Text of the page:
Friends volunteer, popular guide and bird expert Trevor Gunton introduces the next in this series of informative articles.

“The bird that came back”

Latin name – anser anser

The Greylag Goose, the former “Grey Goose” of the Fenlands, is the ancestor of our domestic farmyard goose.  Before the widespread drainage of the East Anglian Fens, it had nested as far south as Cambridgeshire, but by the beginning of the 19th century, its breeding range no longer included any area of England.  But it continued to breed in Scotland, especially the outer islands in the west.

So, it seemed that the Greylag would pass into history as an English breeding bird.  But, just as man was responsible for its extinction in England, so it was that between 1961 and 1970, widespread re-introductions in no fewer than 13 English counties led to the Greylag reclaiming its rightful place as an English breeding species.

Interestingly, Lack’s “The Birds of Cambridgeshire” (1934) makes no mention of the bird in the county, not even as a winter visitor, nor does Tebbutt in his book “The Birds of Huntingdonshire” (1967), which surprised me.

Over the border in Scotland, we find a very different situation, in that just about the entire Icelandic population of 100,000 Greylag winter there, and the last truly wild resident Greylag can be found on the island of South Uist in the Hebrides.

Today, locally some thousands of these geese are resident in our county – many of them living in and around gravel pits such as Paxton Pits.  The county wintering population may now exceed 8,000 birds, but this is only an estimate as many local birdwatchers seem not to have much interest in Greylags as a wild bird!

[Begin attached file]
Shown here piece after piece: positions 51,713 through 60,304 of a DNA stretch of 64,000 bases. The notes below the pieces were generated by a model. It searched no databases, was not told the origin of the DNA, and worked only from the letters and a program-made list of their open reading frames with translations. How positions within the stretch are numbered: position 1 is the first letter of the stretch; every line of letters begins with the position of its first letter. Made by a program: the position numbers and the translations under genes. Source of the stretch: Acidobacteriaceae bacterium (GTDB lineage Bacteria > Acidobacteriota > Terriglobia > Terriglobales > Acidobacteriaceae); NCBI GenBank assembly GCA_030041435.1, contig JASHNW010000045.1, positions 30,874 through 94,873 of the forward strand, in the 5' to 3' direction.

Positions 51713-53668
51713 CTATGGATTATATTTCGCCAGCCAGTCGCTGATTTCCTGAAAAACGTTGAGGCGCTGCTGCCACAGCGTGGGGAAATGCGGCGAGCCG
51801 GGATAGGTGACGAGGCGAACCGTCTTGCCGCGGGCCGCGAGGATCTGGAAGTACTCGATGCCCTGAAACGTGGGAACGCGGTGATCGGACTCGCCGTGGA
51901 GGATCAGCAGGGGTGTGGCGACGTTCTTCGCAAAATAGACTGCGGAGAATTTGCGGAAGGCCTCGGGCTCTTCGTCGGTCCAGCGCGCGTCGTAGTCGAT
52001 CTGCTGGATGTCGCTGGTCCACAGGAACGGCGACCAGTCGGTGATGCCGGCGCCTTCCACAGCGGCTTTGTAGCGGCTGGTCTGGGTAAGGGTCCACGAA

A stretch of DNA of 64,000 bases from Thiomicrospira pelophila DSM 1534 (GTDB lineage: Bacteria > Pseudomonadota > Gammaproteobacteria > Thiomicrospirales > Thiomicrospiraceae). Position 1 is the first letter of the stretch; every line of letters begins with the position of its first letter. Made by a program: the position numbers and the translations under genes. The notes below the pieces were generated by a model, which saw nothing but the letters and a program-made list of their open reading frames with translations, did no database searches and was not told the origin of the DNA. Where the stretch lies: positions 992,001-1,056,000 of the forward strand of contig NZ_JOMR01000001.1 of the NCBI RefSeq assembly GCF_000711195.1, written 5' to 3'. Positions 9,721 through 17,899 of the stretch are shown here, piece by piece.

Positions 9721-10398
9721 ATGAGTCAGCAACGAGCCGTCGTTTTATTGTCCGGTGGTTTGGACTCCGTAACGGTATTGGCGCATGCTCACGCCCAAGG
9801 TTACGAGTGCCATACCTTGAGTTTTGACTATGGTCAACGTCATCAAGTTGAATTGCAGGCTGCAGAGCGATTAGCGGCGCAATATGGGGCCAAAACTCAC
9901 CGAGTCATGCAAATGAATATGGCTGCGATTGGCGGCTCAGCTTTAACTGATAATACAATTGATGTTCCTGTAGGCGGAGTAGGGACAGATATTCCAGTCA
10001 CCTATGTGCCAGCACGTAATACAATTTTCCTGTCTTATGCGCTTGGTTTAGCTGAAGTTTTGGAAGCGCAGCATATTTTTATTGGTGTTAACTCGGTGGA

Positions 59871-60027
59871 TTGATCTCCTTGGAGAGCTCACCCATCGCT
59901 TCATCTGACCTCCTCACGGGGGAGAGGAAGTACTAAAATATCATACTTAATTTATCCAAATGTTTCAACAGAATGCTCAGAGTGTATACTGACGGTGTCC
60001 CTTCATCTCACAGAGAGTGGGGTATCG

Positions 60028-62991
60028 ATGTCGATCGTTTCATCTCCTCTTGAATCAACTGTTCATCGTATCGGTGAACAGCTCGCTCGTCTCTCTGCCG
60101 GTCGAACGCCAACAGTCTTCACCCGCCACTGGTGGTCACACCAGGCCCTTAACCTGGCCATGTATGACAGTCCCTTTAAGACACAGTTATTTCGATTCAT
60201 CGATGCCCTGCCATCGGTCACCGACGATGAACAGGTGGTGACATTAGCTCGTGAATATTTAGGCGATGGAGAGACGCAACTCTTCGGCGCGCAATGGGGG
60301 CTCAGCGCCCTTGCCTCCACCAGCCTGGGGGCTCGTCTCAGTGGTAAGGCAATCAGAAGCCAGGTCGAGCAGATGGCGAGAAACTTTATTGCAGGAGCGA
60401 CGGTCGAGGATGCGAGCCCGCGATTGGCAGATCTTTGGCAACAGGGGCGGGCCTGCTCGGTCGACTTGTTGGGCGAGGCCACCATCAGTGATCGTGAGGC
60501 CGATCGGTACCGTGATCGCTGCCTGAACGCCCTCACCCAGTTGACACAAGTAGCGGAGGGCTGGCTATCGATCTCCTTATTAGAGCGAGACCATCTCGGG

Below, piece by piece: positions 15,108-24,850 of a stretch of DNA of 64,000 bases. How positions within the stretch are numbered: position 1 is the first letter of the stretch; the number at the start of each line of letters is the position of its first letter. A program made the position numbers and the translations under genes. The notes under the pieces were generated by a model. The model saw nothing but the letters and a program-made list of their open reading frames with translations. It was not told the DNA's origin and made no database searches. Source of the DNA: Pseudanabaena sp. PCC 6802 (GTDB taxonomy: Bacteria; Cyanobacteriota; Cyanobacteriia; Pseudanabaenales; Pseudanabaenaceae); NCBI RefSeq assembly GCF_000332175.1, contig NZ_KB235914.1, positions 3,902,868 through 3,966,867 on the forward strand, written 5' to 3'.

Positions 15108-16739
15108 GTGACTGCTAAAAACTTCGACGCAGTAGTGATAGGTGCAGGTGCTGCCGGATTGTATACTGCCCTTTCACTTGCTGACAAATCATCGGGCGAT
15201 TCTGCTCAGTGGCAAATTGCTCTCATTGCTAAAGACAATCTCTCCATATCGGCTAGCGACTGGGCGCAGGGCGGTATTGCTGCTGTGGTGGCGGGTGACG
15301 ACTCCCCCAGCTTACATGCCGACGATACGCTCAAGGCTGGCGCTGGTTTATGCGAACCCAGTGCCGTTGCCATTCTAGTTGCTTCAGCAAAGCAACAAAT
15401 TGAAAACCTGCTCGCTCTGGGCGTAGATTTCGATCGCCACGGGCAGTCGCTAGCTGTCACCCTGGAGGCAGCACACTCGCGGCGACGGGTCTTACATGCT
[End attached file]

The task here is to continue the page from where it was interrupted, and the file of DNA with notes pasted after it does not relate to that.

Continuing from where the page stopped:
Man and geese have been together historically for over 5,000 years.  They are featured on Egyptian wall paintings and used by the Romans as “guard dogs”, and from my research it would seem that the Greylag, along with the Rock Dove, was the first bird to be domesticated.

Annual “goose fairs” were held in many parts of England, the most famous being in Nottingham.  Here, thousands of locally bred birds were traded, eventually to be herded along roads to be sold in London.  The geese were walked over 100 miles, so to make it possible for them to make this journey, they were walked first of all through hot tar and then through sand, giving the poor birds a kind of boot! Can you imagine meeting a flock of geese being driven down the A1?!

Today, you will meet our resident geese on the A1 fields at this time of year.  Look carefully through the flocks, for you may spot a Pinkfoot, Whitefront or Barnacle goose with them.  You never can tell, they may be wild birds?

Even without leaving the village, you may hear the distinctive clanging of Greylag geese as they fly over the houses.  For many of us, they evoke memories of wonderful trips to Romania, the Netherlands and the Norfolk coastline.  These trips may no longer be possible, but just consider the history of these amazing birds – from Egyptian wall paintings to their extinction as an English breeding bird, to the great success that they are today.  They are very much part of our local birdwatching experience, and just around our local fields and nature reserve!  Enjoy them as part of your winter wildlife walks.

Main reference – “Man and Wildfowl” by Janet Kear (1990)  This is a really outstanding book

Leave a Reply